Why make it doubt – it hurts it so

Tapisserie de l'Apocalypse - 2nd Trumpet, 14th century, Nicolas Bataille
Background Image: Tapisserie de l’Apocalypse – 2nd Trumpet, 14th century, Nicolas Bataille

This is a heartbreaking poem, made harder in not knowing who “Master” is and what she has done to “Offend the Vision”. But perhaps it is the work “Vision” which is a clue since she often writes about the world revealed to her through imagination, so perhaps she upset with herself for not paying attention to her imagination and thus she lost a “Vision” which she can’t now recover?

The first thing that came to mind when I read this poem was writer’s block and the fear of not ever being inspired again. It’s a dread I live with constantly and I always feel as if I have to be worthy to be gifted a new idea with which to work from. And when I don’t have a new idea I fret endlessly about thinking that ‘this is it, I have no more ideas, I’m finished’ and so I work myself up into a near panic that I’ll have a sort of creative death. And I wonder if perhaps this is something she had in mind when she wrote this poem? That’s she;s worried that she will no longer be worthy of the inspiration granted to her my this mysterious “Master”?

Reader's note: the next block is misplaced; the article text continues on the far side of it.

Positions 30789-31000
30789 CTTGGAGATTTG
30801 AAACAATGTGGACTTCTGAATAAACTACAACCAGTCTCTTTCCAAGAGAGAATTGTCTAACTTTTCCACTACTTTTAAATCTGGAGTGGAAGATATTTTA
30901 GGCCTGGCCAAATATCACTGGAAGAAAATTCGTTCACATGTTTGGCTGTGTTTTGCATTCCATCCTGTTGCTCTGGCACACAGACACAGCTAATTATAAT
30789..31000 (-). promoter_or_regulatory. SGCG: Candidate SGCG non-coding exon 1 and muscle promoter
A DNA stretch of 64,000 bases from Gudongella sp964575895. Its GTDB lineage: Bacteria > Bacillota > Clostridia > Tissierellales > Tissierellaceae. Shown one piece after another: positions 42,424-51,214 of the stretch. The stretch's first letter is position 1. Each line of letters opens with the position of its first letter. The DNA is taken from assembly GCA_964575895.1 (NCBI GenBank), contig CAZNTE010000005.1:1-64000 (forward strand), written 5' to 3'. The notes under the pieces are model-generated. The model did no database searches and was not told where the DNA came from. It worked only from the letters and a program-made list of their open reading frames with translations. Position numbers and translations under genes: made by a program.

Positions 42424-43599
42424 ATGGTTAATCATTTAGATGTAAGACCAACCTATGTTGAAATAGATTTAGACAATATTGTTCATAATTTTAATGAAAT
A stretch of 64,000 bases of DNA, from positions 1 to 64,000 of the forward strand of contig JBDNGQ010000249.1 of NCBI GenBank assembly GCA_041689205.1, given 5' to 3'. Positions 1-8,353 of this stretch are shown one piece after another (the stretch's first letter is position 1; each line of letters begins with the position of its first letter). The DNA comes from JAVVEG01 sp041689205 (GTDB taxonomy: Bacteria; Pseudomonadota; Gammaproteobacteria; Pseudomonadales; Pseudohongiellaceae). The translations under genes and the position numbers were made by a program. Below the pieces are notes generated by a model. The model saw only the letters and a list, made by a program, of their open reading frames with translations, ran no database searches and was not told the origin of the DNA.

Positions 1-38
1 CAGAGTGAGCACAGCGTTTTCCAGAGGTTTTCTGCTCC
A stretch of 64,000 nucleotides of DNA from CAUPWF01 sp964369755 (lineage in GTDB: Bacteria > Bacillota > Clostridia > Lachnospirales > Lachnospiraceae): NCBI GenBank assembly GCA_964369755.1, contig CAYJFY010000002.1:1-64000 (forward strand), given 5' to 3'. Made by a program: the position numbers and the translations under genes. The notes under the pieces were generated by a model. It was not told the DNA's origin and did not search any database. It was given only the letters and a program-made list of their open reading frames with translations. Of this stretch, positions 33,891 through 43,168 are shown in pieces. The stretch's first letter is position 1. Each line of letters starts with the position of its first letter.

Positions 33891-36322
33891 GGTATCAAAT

But she also seems to be suggesting that she believes she may have offended someone and that she will now be forgotten because they no longer want anything to do with her. Emily, for as unusual as she was, I’m sure was aware that she was a bit odd and that people reacted to her differently than how people might react to the rest of her family. And she probably never felt like she could act any different than her typical unusual self and so she probably worried that others would not think well of her. She probably very much wanted people to like her (she seems to like everyone) but she also seems like someone who cannot interact with the world in the regular way regular people do – she’s far too much i her own mind, and she sees the world under such a different light that she’s just unable to act like everyone else. And this can be a terribly lonely experience – sort of like how someone who is disabled might grow frustrated with the world treating them different – and so she’s hyper-aware that her unusual-ness might “Offend” someone but she’s powerless to stop it.

I’m probably projecting too much here, but a poem like this is so personal that it’s hard not to put myself in the poem and look at the world through this poetic lens. Perhaps it’s also her use of the word “me” twice at the end of the poem (rather than the more formal “I”) which makes the poem feel as if it were written for each individual reader.